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Where Black
History Lives!​

The Standing on the Shoulders of Giants "Teach & Learn" Black History Curriculum​​

Specially designed for Parents, Teachers, Homeschool, or Independent Study, grades 5+


Unit 1: Ancient Africa - The Cradle of Civilization
(200,000 B.C. - 476 B.C.)

Unit 1: Class 9: Ancient Kemet (Egypt): The Middle Kingdom & Second Intermediary Period (2055 B.C. – 1650 B.C.) 

Ancient Kemet (Egypt): Middle Kingdom (2050 - 1640 B.C.) and Second Intermediate Period (1650 - 1650 B.C.)

Mentuhotep II
Pharaoh Mentuhotep II, reigned from 2061 – 2010 B.C.E. (51 years). He is the last ruler of the 11th dynasty and considered by most to be the the first Pharaoh of Middle Kingdom. He often had himself painted jet-black, which was the color reserved for the gods. We believe he did this to legitimize his rule, as he reunified Upper and Lower Kemet. His Royal Wife, below, was from Nubia.
The Middle Kingdom of Egypt (also known as The Period of Reunification) is the period in the history of ancient Egypt between about 2000 BC and 1700 BC, stretching from the establishment of the Eleventh Dynasty to the end of the Twelfth Dynasty, although some writers include the Thirteenth and Fourteenth dynasties in the Second Intermediate Period. During this period, Osiris became the most important deity in popular religion.

The period comprises two phases, the 11th Dynasty, which ruled from Thebes and the 12th Dynasty onwards which was centered on el-Lisht. These two dynasties were originally considered to be the full extent of this unified kingdom, but historians now consider the 13th Dynasty to at least partially belong to the Middle Kingdom.

Reunification under the Eleventh Dynasty

After the collapse of the Old Kingdom, Egypt entered a period of weak Pharaonic power and decentralization called the First Intermediate Period. Towards the end of this period, two rival dynasties, known in Egyptology as the Tenth and Eleventh, fought for power over the entire country. The Theban 11th Dynasty only ruled southern Egypt from the first cataract to the Tenth Nome of Upper Egypt. To the north, Lower Egypt was ruled by the rival 10th Dynasty from Herakleopolis. The struggle was to be concluded by Mentuhotep II, who ascended the Theban throne in 2055 B.C. During Mentuhotep II's fourteenth regnal year, he took advantage of a revolt in the Thinite Nome to launch an attack on Herakleopolis, which met little resistance. After toppling the last rulers of the 10th Dynasty, Mentuhotep began consolidating his power over all Egypt, a process which he finished by his 39th regnal year. For this reason, Mentuhotep II is regarded as the founder of the Middle Kingdom.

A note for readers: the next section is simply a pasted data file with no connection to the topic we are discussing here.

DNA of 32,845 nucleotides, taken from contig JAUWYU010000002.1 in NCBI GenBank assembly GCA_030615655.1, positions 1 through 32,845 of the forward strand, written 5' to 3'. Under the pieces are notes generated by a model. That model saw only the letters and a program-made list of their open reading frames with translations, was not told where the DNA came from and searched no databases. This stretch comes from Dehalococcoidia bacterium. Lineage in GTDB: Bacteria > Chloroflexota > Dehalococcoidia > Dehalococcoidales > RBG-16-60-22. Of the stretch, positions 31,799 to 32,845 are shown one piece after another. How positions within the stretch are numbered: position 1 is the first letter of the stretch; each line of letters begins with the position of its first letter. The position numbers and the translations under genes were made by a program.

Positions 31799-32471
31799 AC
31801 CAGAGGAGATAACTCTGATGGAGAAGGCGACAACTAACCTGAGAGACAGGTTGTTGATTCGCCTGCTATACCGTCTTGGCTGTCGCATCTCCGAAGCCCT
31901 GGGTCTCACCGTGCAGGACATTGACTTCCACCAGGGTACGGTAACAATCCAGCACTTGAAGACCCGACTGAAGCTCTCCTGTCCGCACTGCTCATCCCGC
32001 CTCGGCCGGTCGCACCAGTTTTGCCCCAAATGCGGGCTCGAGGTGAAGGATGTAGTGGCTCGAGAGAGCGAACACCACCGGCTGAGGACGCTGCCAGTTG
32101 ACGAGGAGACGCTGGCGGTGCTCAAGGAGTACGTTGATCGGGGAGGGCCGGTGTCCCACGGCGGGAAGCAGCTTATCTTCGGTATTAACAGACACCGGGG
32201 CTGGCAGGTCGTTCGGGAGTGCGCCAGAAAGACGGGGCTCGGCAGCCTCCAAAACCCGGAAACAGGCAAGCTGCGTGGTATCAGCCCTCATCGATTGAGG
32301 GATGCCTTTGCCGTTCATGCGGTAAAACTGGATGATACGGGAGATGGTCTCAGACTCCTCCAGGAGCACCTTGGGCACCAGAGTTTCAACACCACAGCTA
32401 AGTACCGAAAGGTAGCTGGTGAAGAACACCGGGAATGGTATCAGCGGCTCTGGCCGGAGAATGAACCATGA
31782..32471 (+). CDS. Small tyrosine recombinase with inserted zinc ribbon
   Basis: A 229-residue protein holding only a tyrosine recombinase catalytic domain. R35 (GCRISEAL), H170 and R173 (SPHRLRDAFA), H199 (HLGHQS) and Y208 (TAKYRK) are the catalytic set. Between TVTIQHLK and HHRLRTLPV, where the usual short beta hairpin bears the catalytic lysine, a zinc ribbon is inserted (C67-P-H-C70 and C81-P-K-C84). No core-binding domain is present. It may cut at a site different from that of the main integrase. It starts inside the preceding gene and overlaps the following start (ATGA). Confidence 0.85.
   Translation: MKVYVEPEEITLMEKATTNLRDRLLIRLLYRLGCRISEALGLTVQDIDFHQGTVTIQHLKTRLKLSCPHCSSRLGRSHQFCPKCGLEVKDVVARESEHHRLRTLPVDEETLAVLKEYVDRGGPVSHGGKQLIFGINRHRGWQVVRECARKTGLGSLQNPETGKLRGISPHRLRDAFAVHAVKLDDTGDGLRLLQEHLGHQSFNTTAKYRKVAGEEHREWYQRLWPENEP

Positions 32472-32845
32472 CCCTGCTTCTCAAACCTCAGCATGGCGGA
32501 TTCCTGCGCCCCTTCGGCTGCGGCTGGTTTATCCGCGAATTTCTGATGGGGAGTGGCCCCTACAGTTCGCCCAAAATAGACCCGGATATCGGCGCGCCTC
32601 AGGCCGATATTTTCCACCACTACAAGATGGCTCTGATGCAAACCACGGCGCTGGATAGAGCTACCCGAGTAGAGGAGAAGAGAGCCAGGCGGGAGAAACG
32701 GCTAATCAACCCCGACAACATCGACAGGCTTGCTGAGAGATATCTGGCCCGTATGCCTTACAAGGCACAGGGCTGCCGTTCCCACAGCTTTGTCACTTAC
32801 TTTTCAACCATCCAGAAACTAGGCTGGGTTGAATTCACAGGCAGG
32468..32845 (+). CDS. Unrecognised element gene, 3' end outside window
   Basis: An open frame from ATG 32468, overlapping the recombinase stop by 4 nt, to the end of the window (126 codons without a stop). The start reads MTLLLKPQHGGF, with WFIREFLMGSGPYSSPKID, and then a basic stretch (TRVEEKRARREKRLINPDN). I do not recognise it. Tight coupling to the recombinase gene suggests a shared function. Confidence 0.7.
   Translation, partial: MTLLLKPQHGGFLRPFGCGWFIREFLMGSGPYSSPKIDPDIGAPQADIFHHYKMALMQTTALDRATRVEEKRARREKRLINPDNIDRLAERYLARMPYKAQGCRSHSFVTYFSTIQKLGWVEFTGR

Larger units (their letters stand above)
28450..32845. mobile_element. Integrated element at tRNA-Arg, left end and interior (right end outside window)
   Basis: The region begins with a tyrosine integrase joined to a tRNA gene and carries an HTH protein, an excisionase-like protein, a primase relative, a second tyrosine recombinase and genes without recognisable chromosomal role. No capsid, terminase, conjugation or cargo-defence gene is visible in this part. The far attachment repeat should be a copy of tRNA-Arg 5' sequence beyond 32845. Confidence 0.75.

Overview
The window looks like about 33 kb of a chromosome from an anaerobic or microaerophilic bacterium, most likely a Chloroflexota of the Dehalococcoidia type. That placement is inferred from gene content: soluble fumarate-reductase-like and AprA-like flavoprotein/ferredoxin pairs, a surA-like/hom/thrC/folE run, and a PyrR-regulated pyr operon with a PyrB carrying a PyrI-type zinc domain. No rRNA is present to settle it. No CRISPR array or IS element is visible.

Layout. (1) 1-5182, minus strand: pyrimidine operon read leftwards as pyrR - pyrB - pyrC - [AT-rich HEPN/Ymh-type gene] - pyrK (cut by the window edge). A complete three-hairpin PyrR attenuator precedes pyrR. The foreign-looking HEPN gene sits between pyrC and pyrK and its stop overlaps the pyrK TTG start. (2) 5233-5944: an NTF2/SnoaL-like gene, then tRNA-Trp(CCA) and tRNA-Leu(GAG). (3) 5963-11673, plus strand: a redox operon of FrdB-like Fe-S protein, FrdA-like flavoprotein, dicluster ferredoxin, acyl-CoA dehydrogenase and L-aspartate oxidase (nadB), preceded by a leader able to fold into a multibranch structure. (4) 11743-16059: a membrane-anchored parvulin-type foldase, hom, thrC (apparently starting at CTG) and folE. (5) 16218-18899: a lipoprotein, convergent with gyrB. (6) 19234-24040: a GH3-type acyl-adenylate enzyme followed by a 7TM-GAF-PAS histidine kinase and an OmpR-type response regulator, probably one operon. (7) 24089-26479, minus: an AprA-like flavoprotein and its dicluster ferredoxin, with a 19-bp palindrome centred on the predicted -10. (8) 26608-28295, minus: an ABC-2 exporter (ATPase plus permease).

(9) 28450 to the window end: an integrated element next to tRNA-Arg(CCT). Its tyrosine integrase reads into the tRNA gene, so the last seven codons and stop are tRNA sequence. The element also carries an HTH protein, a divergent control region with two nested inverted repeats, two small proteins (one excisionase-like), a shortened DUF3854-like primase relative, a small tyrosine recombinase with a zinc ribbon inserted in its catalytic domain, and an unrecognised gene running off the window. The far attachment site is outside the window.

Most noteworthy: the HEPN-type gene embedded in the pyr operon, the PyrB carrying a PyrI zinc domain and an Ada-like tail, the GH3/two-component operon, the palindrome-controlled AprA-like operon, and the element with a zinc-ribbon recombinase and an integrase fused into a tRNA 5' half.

Mentuhotep II commanded military campaigns south as far as the Second Cataract in Nubia, which had gained its independence during the First Intermediate Period. He also restored Egyptian hegemony over the Sinai region, which had been lost to Egypt since the end of the Old Kingdom. To consolidate his authority, he restored the cult of the ruler, depicting himself as a god in his own lifetime, wearing the headdresses of Amun and Min. He died after a reign of 51 years, and passed the throne to his son, Mentuhotep III.

Mentuhotep III reigned for only twelve years, during which he continued consolidating Theban rule over the whole of Egypt, building a series of forts in the eastern Delta region to secure Egypt against threats from Asia. He also sent the first expedition to Punt during the Middle Kingdom, by means of ships constructed at the end of Wadi Hammamat, on the Red Sea. Mentuhotep III was succeeded by Mentuhotep IV, whose name significantly is omitted from all ancient Egyptian king lists. The Turin Papyrus claims that after Mentuhotep III came "seven kingless years." Despite this absence, his reign is attested from a few inscriptions in Wadi Hammamat that record expeditions to the Red Sea coast and to quarry stone for the royal monuments. The leader of this expedition was his vizier Amenemhat, who is widely assumed to be the future pharaoh Amenemhet I, the first king of the 12th Dynasty.

Mentuhotep IV's absence from the king lists has prompted the theory that Amenemhet I usurped his throne. While there are no contemporary accounts of this struggle, certain circumstantial evidence may point to the existence of a civil war at the end of the 11th dynasty.Inscriptions left by one Nehry, the Haty-a of Hermopolis, suggest that he was attacked at a place called Shedyet-sha by the forces of the reigning king, but his forces prevailed. Khnumhotep I, an official under Amenemhet I, claims to have participated in a flotilla of 20 ships to pacify Upper Egypt. Donald Redford has suggested these events should be interpreted as evidence of open war between two dynastic claimants. What is certain is that, however he came to power, Amenemhet I was not of royal birth.

Early Twelfth Dynasty

From the 12th dynasty onwards, pharaohs often kept well-trained standing armies, which included Nubian contingents. 

Queen Kemsit, Royal Wife of Mentuhotep II. Queen Kemsit was buried at Mentuhotep II's mortuary complex at Thebes. Queen Kemsit is from Nubia. Here she is depicted being attended to by Libyan women servants. Would you have believed this if you had not seen it? Many Egyptologists try to claim that the ancient Egyptians always painted themselves "reddish pink." This is not true. The ancient Egyptians painted themselves many shades of black and brown - as they appeared. If this is Mentuhotep II's wife, how would you expect their children to look? 


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